NEW HAVEN, Conn. (AP) — On a visit with Connecticut police chiefs, FBI Director James Comey said Tuesday that he spoke about how law enforcement can participate better in the national conversation about race and policing.
Comey said he wanted to keep the details private but it was a useful, productive discussion.
“As you would expect in the Nutmeg State, it was a thoughtful and rich conversation,” said Comey, a former attorney for Bridgewater Associates, a Westport-based hedge fund, who still considers Connecticut home.
Comey was speaking with reporters as he made his second visit to the FBI’s New Haven field office since becoming director nearly two years ago.
In an appearance February at Georgetown University in Washington, Comey spoke about fraught relations between police and minority communities. Amid the outcry over the deaths of Michael Brown in Ferguson, Missouri, and Eric Garner in New York, at the hands of white police officers, Comey said he felt there had not been a healthy dialogue and he did not want to see important issues drift away.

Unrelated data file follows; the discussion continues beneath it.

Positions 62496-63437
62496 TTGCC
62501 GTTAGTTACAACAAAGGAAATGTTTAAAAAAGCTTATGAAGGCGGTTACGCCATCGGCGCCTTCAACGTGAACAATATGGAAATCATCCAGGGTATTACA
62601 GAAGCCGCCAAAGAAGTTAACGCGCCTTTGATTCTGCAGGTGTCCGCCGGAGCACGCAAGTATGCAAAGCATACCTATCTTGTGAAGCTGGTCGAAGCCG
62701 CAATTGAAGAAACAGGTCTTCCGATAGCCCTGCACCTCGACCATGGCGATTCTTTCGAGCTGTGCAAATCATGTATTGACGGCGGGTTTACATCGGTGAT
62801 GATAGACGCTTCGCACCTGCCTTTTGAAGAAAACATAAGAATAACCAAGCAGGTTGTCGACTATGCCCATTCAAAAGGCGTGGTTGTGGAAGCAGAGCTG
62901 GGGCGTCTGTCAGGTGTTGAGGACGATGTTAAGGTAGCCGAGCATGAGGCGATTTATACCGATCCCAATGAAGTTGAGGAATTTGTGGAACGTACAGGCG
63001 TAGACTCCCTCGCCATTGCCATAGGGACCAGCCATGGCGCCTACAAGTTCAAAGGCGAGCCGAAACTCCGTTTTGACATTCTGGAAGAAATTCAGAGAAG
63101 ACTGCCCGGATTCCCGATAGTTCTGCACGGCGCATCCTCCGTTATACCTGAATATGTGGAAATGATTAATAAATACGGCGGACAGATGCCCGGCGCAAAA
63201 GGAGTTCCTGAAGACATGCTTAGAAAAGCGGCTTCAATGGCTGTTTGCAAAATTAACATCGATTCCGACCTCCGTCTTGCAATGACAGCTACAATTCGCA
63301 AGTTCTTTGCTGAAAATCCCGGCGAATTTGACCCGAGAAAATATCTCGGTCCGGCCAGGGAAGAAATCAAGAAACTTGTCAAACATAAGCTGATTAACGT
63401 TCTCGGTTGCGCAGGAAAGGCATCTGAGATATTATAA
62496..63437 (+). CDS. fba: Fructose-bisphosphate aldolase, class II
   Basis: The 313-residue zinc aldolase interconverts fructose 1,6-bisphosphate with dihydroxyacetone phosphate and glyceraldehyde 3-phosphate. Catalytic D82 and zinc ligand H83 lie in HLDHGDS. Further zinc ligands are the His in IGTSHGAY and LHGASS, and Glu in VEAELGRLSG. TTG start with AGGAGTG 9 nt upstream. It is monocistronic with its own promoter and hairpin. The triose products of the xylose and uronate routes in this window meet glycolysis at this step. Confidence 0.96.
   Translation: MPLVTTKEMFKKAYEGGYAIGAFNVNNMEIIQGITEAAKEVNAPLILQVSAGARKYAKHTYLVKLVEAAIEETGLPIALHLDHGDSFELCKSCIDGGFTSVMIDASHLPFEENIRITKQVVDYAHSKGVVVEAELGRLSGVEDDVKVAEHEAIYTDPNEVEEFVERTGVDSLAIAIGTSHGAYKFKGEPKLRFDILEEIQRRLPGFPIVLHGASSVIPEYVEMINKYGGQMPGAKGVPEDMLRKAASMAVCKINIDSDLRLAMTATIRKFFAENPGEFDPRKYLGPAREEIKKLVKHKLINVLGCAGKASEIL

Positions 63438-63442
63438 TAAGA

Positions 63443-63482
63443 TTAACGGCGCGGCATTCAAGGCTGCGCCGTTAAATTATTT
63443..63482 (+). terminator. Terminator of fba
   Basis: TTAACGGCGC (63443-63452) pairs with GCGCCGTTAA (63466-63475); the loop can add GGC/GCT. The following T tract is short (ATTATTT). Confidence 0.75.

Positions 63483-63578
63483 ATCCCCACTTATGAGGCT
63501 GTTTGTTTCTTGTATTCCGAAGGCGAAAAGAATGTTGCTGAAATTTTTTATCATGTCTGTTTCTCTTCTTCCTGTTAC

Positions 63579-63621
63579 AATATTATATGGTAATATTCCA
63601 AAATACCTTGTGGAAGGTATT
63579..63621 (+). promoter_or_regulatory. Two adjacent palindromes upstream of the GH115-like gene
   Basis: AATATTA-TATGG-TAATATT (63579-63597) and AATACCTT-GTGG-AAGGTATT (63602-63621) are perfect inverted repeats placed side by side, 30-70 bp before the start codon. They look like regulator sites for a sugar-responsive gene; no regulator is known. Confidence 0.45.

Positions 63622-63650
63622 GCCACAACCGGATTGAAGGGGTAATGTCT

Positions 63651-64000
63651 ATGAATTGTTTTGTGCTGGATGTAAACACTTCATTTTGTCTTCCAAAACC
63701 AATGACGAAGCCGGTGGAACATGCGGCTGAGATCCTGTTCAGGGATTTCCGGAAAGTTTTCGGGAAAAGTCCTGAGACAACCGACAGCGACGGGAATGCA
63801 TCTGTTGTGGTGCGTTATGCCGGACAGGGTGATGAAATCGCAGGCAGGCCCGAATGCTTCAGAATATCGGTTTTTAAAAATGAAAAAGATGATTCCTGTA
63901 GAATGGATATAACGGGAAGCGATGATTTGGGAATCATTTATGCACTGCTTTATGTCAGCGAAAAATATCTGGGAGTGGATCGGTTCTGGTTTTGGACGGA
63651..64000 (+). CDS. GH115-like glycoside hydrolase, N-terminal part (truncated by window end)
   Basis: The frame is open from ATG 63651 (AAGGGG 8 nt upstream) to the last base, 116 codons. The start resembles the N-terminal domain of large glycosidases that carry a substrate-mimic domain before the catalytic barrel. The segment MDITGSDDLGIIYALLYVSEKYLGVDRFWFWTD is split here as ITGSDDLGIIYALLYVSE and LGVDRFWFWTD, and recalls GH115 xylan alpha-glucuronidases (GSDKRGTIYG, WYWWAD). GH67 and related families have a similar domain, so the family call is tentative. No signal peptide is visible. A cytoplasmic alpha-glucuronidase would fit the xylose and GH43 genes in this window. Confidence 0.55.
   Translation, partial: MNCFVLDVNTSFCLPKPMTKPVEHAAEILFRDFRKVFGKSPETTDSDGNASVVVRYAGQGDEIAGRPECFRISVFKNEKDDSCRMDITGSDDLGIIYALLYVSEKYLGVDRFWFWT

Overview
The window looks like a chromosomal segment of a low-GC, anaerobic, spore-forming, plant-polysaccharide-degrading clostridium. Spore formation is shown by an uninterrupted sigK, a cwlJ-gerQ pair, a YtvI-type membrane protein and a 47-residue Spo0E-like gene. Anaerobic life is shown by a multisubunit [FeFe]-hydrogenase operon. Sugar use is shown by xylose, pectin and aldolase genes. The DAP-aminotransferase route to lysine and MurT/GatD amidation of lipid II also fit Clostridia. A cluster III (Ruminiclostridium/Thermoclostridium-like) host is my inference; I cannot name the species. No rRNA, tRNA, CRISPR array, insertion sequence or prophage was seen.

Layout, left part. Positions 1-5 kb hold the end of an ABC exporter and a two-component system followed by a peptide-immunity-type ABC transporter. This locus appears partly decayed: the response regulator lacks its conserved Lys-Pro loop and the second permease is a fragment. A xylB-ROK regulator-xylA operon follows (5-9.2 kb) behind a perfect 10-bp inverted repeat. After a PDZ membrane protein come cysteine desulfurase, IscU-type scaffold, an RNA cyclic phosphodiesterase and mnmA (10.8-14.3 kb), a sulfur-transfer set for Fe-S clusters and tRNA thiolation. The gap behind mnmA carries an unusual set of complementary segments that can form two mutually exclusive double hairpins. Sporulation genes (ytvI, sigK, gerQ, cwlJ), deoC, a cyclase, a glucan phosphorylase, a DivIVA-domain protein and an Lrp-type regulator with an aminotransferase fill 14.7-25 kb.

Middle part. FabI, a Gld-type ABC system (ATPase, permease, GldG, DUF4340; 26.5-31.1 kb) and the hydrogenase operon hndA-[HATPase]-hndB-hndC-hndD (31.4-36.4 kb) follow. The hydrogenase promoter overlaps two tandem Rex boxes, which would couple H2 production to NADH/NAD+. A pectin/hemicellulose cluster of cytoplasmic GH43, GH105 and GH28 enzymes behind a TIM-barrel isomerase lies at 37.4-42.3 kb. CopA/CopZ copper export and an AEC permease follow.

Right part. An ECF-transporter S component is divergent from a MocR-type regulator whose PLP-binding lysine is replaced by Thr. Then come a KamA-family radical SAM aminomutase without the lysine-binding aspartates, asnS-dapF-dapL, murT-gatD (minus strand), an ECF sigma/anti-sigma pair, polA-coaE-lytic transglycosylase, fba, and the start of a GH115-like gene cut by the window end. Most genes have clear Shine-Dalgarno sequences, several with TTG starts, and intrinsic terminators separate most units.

Asked about bias among law enforcement officers on Tuesday, he said there is a racism problem with all human beings. At the FBI, he said he is troubled by a steady drop in the percentage of special agents who are minorities, but he said his only diversity problem is getting candidates interested in coming to the work for the bureau.
Comey said his conversation with local law enforcement Tuesday touched on improvements since a change of leadership in the New Haven field office.
“We’re in a good place in Connecticut,” Comey said. “It was mostly a positive discussion about how they perceive law enforcement relationships to have improved particularly under the leadership I now have and have had for two years here in Connecticut, and that’s a good thing.”
A lawsuit filed last year by a Connecticut FBI agent alleged poor management had affected the bureau’s relationships with other agencies. The lawsuit, filed by Kurt Siuzdak, said Comey apologized to employees on his last visit to New Haven for failures to correct leadership failures.
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